“Making work is actually fun. It’s healthy and rewarding, and for many creative people, it’s central to who they are as a person.”
NO MAJOR SPOILERS
This book doesn’t require heavy introspection. Perhaps that was Sarah Andersen’s goal. Her character seems crazed with anxiety and doubt. Maybe her solution to ease the disturbance requires her to write simple text. Maybe if she gave into writing verbose narrative, the result would be so maddening it would nauseate readers.
There are people who prefer masochistic art. Andersen seems to want to accomplish this desire in a light-handed way. Yet, in the appendix, Andersen redeems herself from insipidness. Primarily, she urges the reader to actively create. She pushes the reader to believe “making work is actually fun. It’s healthy and rewarding, and for many creative people, it’s central to who they are as a person” (105).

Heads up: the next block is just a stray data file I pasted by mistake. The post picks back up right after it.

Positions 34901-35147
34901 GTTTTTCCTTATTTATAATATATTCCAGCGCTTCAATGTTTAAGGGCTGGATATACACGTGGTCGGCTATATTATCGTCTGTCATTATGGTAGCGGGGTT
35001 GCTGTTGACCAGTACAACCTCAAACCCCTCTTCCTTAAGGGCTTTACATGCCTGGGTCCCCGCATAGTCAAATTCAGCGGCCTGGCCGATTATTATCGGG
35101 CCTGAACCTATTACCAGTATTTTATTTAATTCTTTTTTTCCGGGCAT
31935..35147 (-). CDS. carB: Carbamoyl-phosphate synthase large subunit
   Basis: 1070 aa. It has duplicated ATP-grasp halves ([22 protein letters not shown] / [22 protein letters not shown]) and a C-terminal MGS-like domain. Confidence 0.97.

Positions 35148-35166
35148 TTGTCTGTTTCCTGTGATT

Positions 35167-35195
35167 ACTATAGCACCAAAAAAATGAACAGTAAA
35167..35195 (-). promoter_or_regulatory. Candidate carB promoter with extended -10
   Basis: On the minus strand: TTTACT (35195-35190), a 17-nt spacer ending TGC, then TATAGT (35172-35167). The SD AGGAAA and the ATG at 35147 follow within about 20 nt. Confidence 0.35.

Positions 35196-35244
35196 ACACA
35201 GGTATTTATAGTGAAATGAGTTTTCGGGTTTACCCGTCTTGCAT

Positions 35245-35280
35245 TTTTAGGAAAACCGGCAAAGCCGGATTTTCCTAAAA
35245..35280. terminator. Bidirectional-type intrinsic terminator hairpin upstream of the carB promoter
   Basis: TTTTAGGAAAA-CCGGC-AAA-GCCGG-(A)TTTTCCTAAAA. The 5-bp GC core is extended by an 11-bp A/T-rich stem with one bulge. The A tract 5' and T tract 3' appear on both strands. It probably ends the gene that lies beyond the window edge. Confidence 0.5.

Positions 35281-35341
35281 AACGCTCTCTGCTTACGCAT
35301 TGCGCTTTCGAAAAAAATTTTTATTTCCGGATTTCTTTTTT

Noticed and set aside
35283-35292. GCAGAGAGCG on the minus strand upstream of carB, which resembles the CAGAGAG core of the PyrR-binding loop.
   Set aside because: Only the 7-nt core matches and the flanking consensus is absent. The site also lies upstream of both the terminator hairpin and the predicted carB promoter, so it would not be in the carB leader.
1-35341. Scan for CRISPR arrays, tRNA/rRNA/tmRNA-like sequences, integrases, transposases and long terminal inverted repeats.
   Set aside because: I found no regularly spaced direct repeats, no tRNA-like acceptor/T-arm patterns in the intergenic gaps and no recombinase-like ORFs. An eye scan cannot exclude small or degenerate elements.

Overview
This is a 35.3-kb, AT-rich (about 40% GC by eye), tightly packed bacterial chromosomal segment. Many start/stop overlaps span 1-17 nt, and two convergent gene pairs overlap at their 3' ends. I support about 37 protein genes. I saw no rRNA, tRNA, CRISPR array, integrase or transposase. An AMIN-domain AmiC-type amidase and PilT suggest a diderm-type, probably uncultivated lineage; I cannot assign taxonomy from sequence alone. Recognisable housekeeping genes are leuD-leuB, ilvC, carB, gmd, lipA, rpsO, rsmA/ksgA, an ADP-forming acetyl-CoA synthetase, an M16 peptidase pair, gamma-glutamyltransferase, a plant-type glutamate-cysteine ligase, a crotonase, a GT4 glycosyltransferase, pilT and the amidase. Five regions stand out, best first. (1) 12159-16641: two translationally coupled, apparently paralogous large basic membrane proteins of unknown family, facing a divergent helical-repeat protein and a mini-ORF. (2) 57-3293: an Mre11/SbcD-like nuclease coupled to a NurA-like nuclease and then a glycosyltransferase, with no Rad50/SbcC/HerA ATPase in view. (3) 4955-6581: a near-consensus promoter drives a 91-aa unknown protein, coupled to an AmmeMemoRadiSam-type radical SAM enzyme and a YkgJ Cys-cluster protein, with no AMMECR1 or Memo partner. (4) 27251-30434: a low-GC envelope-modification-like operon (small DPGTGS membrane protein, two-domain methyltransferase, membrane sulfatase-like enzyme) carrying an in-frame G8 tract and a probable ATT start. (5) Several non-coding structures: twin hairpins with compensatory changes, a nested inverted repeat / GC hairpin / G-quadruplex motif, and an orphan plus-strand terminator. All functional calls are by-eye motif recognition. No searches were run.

She empathizes on the effects of Internet criticism upon artists. Although she acknowledges that all of us will be criticized, none of us ought to endure harassment. Quote Andersen: “Harassment should never be normal. It’s okay to have a strong emotional response if this happens to you” (98).
Sarah Andersen might be short. Sarah Andersen might be neurotic. Sarah Andersen might be a woman who doesn’t know her strength. Yet, I enjoy her more now than ever. Thank you, Sarah.
Added 22nd May 2018